Samhain can help us remember and honor lost loved ones; it  can help us reflect upon our hard work and remind us to reap what we have sown. This is a time when we can reaffirm bonds among family and friends as life draws in from outdoors. It can help us lay the groundwork for creative pursuits and other activities.

Samhain marks a time for us to rest and recharge. We can plant the seeds of future growth, and prepare for those first steps that will lead us to a wide open run, come spring.


Sources and recommended reading:





Oct 27

Feel the Chill…

Maybe you won’t get the chills from these ghost stories, but I will tell you I’m presenting them as factually as I possibly can. Whether they’re based on some otherworldly occurrence or just some strange coincidence is up to you to decide…

As I mentioned in my last post, my family and I live in a house where things sometimes do go bump in the night (or day). Doors have opened on their own a handful of times–twice right in front of our eyes. We hear weird sounds occasionally: footsteps, drawers and cabinets opening, door handles being turned, various knocks and bangs. Other things have happened, as well…among these occurrences, a shadow in the shape of a man was apparently once seen walking across my kitchen. I didn’t witness it, so I’ll leave the details up to your imagination.

Image via pixabay/SuperHerftigGeneral

I know how weird this all sounds. I’d have a hard time believing any of it myself if I hadn’t been witnessing (some of) it for years. Seriously, I have a hard time believing it despite my witnessing. My point being: I remain skeptical about all of this, but it’s not easy at times.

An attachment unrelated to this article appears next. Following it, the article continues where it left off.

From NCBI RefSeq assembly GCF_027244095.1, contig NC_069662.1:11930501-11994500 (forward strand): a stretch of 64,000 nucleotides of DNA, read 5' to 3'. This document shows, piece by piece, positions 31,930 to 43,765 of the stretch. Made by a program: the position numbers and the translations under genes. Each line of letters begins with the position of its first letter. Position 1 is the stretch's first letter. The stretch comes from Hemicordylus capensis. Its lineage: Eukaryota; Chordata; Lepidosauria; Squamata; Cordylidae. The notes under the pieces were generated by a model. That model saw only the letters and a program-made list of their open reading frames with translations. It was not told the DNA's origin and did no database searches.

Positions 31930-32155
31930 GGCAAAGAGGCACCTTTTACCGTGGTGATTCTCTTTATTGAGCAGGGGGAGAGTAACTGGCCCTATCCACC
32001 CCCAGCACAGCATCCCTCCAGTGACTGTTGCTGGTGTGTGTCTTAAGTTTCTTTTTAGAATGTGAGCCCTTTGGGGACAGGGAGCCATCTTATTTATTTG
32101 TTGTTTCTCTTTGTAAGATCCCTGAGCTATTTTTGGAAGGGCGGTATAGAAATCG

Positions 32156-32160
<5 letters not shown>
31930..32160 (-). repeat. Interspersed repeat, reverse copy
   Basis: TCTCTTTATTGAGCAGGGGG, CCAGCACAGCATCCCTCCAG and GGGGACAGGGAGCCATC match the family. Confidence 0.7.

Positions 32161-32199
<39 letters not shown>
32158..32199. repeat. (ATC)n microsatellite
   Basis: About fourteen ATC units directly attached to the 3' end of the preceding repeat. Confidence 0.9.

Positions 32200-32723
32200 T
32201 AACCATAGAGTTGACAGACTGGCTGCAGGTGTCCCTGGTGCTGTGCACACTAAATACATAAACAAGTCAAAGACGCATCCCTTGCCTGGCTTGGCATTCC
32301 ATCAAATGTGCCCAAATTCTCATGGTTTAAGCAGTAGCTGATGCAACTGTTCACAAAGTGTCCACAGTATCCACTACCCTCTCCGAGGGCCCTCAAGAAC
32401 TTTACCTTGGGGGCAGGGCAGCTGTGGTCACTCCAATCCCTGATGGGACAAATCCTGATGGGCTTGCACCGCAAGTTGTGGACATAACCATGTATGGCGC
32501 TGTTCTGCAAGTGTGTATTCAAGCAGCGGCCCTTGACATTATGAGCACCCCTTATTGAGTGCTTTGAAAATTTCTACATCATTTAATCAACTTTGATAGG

I’ll start off with a couple of borrowed ghost stories…

Here’s a brief one that was passed down through my family. Apparently, my great-grandfather chose to stay in a boarding home one night while traveling. When he came downstairs the next morning, the woman who operated the home asked how he’d slept. “Not very well,” he said, “the poor guy in the next room paced and moaned all night long. Someone really ought to check on him.” Imagine his surprise when the woman revealed that not only had the room beside my grandfather’s been unoccupied, but a man had died in there some time before.

Image via Unsplash/Jesse Bowser

Another story was told to me by my mother, as experienced by a friend of hers. The woman in the story was alone in her house one cold, winter night. Her husband was out of town, so she decided to retire to bed early, taking her cat upstairs with her. The steps leading to her bedroom were accessed via the living room, so she supposed closing the living room’s three pocket doors would direct heat up to the second floor.  Yet, these pocket doors hadn’t been used since they’d moved into the home. They put up a struggle, but the woman managed to drag them closed. The effort seemed worth the promise of warmth.

Soon after settling in for a quiet night upstairs, the woman was shocked to hear a strange noise coming from the lower floor.  The cat heard it, too, and reacted in fear, arching its back while its hair stood on end. The strange sound stopped and began again–and then again. The woman realized what she was hearing. The heavy living room doors were slowly being forced back into their wall pockets, one after the other.